CBCP condemns plan to revive death penalty

File photo by Alvin Joseph Kasiban

THE CATHOLIC Bishops’ Conference of the Philippines (CBCP) has officially denounced the proposal to return capital punishment in the country, saying “no person is beyond redemption.”

“Though the crime be heinous, no person is ever beyond redemption, and we have no right ever giving up on any person,” the CBCP said in a declaration at the conclusion of its bi-annual plenary assembly last Jan. 30.

“We cannot ourselves participate in murder, no matter that it may be accompanied by the trappings of judicial and legal process,” said the statement, signed by CBCP President and Lingayen-Dagupan Archbishop Socrates Villegas.

Plenary debates on the death penalty bill opened in Congress today, Jan. 31.

Villegas cited the public lament over the Jan. 25 execution of Jakatia Pawa, an overseas Filipino worker in Kuwait.

“The fact that Jakatia protested her innocence to the end of her life only underscores the abhorrence at the death penalty and the sadness that we feel at Jakatia’s death should make us all advocates against the death penalty,” Villegas said in a statement.

Be involved

In a pastoral letter issued Jan. 31, the CBCP also called on the public to actively participate in the plans overhaul the 1987 Philippine Constitution.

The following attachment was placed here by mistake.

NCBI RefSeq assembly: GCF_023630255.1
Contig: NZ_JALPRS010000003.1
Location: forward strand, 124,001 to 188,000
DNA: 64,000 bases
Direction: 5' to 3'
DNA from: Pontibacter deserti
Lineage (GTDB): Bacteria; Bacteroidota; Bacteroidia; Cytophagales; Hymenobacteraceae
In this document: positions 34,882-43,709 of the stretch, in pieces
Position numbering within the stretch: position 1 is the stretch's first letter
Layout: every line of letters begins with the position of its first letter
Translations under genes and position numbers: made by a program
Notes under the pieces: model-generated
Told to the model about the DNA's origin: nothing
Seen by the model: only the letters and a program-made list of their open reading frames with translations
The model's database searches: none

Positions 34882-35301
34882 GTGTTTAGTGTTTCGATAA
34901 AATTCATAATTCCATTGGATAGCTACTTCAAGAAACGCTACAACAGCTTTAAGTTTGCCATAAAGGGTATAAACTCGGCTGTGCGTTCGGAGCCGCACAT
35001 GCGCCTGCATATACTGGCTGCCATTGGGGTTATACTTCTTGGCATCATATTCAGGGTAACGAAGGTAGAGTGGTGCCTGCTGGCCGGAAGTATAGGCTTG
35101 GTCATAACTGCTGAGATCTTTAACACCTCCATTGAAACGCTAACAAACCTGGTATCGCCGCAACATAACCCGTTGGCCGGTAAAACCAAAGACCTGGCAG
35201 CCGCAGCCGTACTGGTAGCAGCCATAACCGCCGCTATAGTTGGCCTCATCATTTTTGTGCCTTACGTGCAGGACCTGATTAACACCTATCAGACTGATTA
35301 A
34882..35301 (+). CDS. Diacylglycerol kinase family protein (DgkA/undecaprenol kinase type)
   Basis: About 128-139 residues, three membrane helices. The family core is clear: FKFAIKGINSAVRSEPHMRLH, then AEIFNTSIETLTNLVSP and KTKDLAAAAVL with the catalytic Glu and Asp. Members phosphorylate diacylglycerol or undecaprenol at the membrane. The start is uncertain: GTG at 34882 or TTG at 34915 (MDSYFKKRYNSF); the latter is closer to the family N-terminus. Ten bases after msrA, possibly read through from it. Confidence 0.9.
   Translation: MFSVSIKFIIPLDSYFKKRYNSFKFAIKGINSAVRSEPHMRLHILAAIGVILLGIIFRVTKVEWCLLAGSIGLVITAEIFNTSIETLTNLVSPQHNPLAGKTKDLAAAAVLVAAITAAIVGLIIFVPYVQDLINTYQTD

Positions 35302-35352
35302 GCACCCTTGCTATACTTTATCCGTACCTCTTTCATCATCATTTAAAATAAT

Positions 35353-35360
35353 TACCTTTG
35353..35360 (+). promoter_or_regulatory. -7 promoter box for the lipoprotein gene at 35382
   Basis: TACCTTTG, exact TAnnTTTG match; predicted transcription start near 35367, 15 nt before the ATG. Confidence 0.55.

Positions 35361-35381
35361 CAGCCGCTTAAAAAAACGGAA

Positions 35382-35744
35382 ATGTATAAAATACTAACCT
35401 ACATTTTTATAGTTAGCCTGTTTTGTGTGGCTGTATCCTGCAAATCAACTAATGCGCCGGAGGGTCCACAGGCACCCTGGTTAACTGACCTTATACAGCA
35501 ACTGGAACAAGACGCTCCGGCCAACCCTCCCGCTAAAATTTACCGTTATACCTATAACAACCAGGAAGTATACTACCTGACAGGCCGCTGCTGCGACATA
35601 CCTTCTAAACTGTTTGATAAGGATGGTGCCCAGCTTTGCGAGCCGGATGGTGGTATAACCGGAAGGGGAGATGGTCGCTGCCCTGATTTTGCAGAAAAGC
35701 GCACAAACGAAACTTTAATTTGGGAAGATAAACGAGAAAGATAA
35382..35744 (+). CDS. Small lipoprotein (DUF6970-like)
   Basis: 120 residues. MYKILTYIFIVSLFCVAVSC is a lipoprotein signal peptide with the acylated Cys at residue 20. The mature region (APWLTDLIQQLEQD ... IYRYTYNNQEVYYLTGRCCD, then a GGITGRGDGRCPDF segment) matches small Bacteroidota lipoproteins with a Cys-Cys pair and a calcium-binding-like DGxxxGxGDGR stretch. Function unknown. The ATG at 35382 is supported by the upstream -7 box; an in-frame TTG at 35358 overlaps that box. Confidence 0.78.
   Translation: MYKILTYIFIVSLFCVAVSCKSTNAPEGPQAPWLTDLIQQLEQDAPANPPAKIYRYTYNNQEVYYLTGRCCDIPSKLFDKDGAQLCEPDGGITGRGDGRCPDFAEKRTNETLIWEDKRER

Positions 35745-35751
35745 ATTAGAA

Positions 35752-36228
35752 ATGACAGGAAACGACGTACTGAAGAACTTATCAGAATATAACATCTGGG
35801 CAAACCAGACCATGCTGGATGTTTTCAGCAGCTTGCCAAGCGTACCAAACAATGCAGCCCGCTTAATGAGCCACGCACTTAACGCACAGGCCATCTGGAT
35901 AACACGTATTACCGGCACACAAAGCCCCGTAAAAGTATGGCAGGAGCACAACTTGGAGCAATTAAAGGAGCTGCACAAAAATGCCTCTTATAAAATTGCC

“We are today indeed experiencing change, but it is highly questionable whether this change is for the better or for the worse,” the statement, also signed by Villegas, said.

Villegas stressed that constitutional amendment should also involve the people, not just politicians.

He urged the faithful to protect the sovereignty of the people, the dignity of life, the family, human dignity and rights, democracy and the stand against death penalty, all enshrined in the constitution.

The CBCP president questioned calls to amend the constitution to make way for the President Rodrigo Duterte’s proposed shift to a federal form of government.

“Do we need to change from our present unitary system to a federal system of government? Or will it suffice to introduce amendments and laws which will make the present unitary system responsive to the needs of disadvantaged regions?” he asked.

The prelate said the faithful’s active involvement in politics would be in preparation for a “Christ-centered society” in time for the 500th anniversary of the arrival of Christianity in the country in 2021.

“Let us above all remember that no change in our constitution will help us if we do not have a change of heart, soul and behavior,” Villegas said.

In 1986, the CBCP issued a pastoral letter titled “A Covenant Towards Peace” supporting the ratification of the constitution, while recognizing its faults.


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